Some of the most common negative stereotypes surrounding ageing are that old people:

  • Are more likely to have health issues
  • Have difficulty completing complex tasks
  • Don’t care about their appearance
  • Are more likely to be forgetful
  • Can’t hear that well
  • Have difficulty learning new things
  • Are bad drivers
  • Don’t like change
  • Complain a lot
  • Have a short temper

How can I combat ageism?

Many believe there is a need for the media to provide more content based on the contributions that older people make to Australia, instead of the negative perceptions that are often reinforced by the media. This can be achieved, not just through sharing stories of the impact that older people had in their youth, but more specifically how they are currently contributing to society. 

Older Australians have a wide range of knowledge and skills to pass down to younger generations through teaching and mentoring. Retirees in particular are called upon to provide support to family members, often helping look after grandchildren, but of course they are more than just baby sitters. 

There are many ways to stop ageism, here are a few that can be used at any time:

  • Start to recognise instances of ageism, especially those that are not obvious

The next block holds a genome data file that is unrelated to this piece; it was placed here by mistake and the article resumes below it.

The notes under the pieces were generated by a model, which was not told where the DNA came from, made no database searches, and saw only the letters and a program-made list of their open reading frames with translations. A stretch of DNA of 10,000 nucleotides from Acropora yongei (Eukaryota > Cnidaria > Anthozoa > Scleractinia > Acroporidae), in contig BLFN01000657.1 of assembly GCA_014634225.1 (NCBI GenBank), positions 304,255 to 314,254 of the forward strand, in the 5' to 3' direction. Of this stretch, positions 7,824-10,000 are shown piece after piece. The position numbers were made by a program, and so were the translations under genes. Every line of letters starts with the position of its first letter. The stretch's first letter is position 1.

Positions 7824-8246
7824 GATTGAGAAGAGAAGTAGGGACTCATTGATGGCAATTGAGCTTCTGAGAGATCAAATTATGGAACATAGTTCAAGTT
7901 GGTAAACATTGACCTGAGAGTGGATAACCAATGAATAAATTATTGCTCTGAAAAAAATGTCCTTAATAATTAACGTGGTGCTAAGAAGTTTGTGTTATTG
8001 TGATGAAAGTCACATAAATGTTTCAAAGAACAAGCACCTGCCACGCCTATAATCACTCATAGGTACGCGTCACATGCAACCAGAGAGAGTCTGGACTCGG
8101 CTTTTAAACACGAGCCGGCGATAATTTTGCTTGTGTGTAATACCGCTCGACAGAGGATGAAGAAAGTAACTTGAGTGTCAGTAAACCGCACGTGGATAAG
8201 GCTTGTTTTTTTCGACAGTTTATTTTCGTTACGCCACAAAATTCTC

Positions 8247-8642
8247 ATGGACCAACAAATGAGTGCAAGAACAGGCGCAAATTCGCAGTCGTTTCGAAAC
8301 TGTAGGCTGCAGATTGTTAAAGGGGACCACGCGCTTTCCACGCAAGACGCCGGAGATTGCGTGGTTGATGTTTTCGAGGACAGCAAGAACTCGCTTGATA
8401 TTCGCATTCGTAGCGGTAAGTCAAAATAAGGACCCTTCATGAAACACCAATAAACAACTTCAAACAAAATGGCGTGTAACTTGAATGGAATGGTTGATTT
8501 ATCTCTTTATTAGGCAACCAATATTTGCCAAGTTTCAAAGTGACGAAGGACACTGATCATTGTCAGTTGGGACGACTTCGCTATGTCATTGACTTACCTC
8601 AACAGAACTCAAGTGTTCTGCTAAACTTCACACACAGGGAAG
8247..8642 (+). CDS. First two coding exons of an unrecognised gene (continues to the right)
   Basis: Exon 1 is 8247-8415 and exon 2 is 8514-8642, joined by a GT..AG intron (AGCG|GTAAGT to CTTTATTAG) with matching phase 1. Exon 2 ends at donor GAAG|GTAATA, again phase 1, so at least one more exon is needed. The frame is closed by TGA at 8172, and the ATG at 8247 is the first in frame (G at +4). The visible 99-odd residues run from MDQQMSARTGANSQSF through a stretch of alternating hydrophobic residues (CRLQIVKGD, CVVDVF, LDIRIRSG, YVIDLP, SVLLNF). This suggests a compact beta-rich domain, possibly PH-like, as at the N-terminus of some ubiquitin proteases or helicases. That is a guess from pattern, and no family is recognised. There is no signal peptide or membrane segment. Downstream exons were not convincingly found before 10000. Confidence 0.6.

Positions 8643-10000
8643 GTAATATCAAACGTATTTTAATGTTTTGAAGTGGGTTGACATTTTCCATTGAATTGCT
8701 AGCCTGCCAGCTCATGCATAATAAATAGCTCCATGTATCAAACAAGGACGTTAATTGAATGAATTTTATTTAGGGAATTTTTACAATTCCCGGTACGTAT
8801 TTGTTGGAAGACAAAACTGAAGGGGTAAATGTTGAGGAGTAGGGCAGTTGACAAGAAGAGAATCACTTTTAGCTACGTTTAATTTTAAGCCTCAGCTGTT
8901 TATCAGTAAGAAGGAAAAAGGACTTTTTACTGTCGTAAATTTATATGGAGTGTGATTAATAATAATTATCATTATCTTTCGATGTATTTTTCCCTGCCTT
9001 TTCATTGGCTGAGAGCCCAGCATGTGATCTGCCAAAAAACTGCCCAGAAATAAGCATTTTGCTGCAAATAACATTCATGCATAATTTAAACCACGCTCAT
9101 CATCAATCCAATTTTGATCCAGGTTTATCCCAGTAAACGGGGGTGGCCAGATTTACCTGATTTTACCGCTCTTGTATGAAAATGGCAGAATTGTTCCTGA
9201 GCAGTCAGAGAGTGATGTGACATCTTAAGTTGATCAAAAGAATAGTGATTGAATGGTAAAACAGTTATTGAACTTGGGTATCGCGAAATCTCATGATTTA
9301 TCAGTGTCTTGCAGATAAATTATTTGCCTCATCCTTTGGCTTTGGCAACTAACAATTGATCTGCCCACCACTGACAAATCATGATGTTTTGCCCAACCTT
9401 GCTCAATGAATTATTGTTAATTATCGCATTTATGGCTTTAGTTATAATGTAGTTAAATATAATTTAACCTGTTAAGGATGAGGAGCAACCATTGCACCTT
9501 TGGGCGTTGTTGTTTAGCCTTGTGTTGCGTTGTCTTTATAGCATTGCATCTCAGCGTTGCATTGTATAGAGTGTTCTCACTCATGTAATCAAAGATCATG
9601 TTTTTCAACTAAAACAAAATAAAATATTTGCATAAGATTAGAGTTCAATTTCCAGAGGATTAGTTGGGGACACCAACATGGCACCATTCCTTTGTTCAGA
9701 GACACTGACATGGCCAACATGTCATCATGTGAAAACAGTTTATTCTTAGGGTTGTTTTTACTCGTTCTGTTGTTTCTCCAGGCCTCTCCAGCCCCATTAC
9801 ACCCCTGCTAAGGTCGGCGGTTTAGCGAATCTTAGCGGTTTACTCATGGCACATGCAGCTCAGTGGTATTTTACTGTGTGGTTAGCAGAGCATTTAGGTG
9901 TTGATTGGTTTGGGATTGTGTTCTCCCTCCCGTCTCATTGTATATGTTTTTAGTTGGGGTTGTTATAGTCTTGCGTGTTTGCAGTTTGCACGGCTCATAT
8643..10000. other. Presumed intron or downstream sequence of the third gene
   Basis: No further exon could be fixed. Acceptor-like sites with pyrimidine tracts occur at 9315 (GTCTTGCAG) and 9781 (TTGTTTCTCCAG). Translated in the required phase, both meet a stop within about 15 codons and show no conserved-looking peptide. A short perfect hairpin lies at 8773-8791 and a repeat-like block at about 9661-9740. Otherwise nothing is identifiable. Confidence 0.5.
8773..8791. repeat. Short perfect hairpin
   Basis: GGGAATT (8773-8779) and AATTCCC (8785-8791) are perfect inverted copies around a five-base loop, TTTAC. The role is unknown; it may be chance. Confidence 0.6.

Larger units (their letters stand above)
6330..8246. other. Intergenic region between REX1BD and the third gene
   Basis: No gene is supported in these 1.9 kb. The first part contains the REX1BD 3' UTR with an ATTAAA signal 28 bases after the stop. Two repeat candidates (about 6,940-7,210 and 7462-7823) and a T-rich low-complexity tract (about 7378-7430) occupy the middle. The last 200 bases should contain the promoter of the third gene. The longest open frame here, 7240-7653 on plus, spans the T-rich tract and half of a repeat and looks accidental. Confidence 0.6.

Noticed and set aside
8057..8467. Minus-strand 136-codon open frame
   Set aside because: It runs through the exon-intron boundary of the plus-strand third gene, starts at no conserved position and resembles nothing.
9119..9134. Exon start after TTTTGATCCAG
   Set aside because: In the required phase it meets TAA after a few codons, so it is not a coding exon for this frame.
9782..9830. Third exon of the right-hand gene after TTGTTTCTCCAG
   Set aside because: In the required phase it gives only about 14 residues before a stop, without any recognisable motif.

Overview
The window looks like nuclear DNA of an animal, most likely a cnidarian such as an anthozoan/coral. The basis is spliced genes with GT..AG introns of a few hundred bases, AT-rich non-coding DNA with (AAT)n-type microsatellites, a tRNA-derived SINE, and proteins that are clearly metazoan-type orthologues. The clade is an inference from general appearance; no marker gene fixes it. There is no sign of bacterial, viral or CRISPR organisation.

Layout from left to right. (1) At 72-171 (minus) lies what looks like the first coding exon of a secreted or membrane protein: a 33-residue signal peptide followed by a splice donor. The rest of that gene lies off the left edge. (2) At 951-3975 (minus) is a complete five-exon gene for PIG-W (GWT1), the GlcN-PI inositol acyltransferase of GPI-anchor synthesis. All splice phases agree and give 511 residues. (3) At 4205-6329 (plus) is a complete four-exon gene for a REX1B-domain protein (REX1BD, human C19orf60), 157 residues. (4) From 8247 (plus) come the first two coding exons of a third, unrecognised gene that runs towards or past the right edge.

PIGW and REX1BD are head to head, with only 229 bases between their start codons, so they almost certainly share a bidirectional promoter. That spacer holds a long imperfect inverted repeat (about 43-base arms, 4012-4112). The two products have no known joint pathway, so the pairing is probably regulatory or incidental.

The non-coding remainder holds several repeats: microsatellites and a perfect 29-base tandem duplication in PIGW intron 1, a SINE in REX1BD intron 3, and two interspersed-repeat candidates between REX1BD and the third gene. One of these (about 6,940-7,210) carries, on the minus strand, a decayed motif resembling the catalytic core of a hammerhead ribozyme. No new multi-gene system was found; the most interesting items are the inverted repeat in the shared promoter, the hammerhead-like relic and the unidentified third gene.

• Explain why it is unacceptable when you encounter it
  • Reframe your own perception of ageing and the way you think about it
  • Don’t let other people’s ageism influence decisions you make about your life

What is positive ageing?

The Australian Psychological Society defines positive ageing as “the process of maintaining a positive attitude, feeling good about yourself, keeping fit and healthy, and engaging fully in life as you age”. Ageing can bring many rewarding experiences, but it’s also associated with significant life changes. 

Positive ageing is about making the most of the benefits of ageing like more free time if desired and engaging in activities you enjoy, while keeping a positive attitude through times of change or loss. This concept focusses on maintaining a growth mindset as you age to help make life experiences easier. 

Studies have shown that a positive attitude towards life improves physical and mental health and enables older people to retain their control and quality of life for longer. 

Tips for ageing positively

As you age, you may face challenges with some of the changes you’ll experience. Adjusting to retirement, bereavements, new living arrangements, and health and ability changes can cause any number of issues. 

Embracing the changes and adapting to your situation with positivity will help you recognise your strengths instead of focussing on the negatives. Some good attitudes to adopt to help keep a positive mindset while ageing include:

  • Keep learning
  • Having a sense of humour
  • Maintaining healthy social relationships
  • Being adaptable
  • Finding ways to relieve stress
  • Having a clear sense of purpose

Subscribe to our Newsletter

Enter your details below to receive the latest updates from IRT directly to your inbox

*By signing up to our newsletter you agree to receive emails from IRT.